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Sunday, November 27, 2022

Casting in Italian Waters is a pleasurable experience

My two companions and I set off early in the morning of a late fall day from our modest rural house in Northern Italy, where we were staying with my family, to the town of Bassano del Grappa, where we would meet our fishing guides. The car’s axles moaned as it turned each corner. The route was surrounded by dolomite cliffs, valley bottoms planted with grapevines, and lush vegetation.

We crossed the Brenta River multiple times as we passed through communities with roads little bigger than toothpicks, passing ancient wooden bridges and modern steel overpasses with the water crashing below us. Flowing from two tranquil lakes in the Trentino-Alto Adige area of the Italian Alps, the river wriggles its way down to the Adriatic Sea after more than 100 miles of wriggling.

After an hour’s trip, we arrived at the river bend where we would be fishing for the rest of the day. The sun had barely risen beyond the horizon. We were only permitted to fish in this extremely particular stretch of water outside of Bassano, as a result of the country’s stringent permission and control requirements for fishing. The laws provide for optimum fishing conditions as well as the preservation of the river environment.

Despite this, Italy is never included in rankings of the world’s top fishing destinations. Wyoming, without a doubt. Argentina, without a doubt. Is it New Zealand? There’s no doubt about that. However, owing to tourist campaigns established in the past five years and an explosion of guides giving trips that combine traditional fly fishing with cultural expeditions, the wonders of Italian alpine fishing are now becoming more well recognised across the world.

Besides the thrill of accessing backcountry tributaries near Roman ruins and the packed lunch that is likely to be haute even if the occasion is low-key, the wonder of Italian rolling seasons. The rolling seasons include the summer, fall, and winter months (lake trout and chars from January to October, rainbow trout from February to October, graylings from May to October and pike from May to December).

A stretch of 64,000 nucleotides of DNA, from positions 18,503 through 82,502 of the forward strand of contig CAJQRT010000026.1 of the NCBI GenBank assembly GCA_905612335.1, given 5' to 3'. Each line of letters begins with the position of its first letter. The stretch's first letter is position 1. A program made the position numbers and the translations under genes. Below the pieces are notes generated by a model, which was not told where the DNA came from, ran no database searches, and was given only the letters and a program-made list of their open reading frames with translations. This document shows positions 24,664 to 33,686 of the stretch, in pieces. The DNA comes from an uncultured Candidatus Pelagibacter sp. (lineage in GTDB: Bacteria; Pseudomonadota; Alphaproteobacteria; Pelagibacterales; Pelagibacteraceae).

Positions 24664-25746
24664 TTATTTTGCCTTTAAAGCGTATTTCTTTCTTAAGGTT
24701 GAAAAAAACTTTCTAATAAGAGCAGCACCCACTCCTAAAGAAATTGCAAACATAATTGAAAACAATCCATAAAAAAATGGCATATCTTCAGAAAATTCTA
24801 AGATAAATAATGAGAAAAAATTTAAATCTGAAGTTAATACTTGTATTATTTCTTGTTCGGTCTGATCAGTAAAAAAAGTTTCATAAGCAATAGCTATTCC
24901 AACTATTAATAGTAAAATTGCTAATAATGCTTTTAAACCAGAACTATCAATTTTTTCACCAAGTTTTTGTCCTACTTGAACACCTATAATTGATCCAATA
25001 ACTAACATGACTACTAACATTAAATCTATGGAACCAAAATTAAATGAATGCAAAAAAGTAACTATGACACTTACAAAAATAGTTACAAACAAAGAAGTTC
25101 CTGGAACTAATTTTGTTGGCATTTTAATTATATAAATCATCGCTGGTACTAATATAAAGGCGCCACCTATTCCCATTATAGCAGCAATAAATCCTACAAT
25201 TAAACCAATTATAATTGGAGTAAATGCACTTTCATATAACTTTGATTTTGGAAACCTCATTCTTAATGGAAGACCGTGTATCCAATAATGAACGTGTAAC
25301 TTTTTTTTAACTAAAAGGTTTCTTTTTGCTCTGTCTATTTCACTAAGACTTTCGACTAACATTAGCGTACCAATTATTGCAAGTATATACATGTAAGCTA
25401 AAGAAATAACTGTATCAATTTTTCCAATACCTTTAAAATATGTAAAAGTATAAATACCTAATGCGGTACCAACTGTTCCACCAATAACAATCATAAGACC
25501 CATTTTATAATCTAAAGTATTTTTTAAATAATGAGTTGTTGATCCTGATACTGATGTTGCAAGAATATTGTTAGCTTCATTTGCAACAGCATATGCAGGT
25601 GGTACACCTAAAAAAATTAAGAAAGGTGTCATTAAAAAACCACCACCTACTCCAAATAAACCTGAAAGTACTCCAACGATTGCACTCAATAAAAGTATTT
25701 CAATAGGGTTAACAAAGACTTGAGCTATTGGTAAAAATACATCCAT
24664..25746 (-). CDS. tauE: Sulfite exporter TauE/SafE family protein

In fact, according to Angelo Piller, who owns a fly fishing lodge, gear store, and guiding service in Pieve di Cadore (about two hours north of Venice), the actual beauty may be this: “The fishermen can say, ‘We’re going to Italy!'” “He knows how to fish, and the rest of the family believes they are simply going on vacation.”

The sun began to fade from view. One of my buddies had released the telescopic tip of his fishing rod into the water at the conclusion of our river stroll, effectively disconnecting it from the rest of his equipment. After a particularly bad cast, the two of us had gotten our lines twisted. Shopping had resumed in the streets after the stores had closed for the Italian lunch hour. The streets were bustling with people.

When we weren’t fishing, we’d stop by the distillery, where they were offering rhubarb bitters and their distinctive grappa, which was laced with juniper, licorice, and other tastes, or have our lunch of polenta in the dining room of a 300-year-old house, which was next to the wine cellar.

Jonathan James
I serve as a Senior Executive Journalist of The National Era
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